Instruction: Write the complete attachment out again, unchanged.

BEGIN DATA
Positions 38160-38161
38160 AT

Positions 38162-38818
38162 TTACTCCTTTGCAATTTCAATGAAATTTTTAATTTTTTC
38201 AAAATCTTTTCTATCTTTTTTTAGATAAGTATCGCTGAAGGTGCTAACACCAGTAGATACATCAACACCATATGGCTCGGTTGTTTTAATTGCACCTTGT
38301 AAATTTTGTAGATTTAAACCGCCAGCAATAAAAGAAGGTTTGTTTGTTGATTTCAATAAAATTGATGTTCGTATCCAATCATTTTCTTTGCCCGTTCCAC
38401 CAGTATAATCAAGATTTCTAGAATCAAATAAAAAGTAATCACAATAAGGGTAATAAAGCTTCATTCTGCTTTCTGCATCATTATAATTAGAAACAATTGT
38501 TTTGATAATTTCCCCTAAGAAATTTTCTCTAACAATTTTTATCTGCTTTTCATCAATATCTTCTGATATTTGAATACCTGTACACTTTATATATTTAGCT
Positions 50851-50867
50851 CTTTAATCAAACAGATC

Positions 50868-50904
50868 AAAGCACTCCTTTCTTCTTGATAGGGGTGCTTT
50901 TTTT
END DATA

Positions 38160-38161
38160 AT

Positions 38162-38818
38162 TTACTCCTTTGCAATTTCAATGAAATTTTTAATTTTTTC
38201 AAAATCTTTTCTATCTTTTTTTAGATAAGTATCGCTGAAGGTGCTAACACCAGTAGATACATCAACACCATATGGCTCGGTTGTTTTAATTGCACCTTGT
38301 AAATTTTGTAGATTTAAACCGCCAGCAATAAAAGAAGGTTTGTTTGTTGATTTCAATAAAATTGATGTTCGTATCCAATCATTTTCTTTGCCCGTTCCAC
38401 CAGTATAATCAAGATTTCTAGAATCAAATAAAAAGTAATCACAATAAGGGTAATAAAGCTTCATTCTGCTTTCTGCATCATTATAATTAGAAACAATTGT
38501 TTTGATAATTTCCCCTAAGAAATTTTCTCTAACAATTTTTATCTGCTTTTCATCAATATCTTCTGATATTTGAATACCTGTACACTTTATATATTTAGCT
Positions 50851-50867
50851 CTTTAATCAAACAGATC

Positions 50868-50904
50868 AAAGCACTCCTTTCTTCTTGATAGGGGTGCTTT
50901 TTTT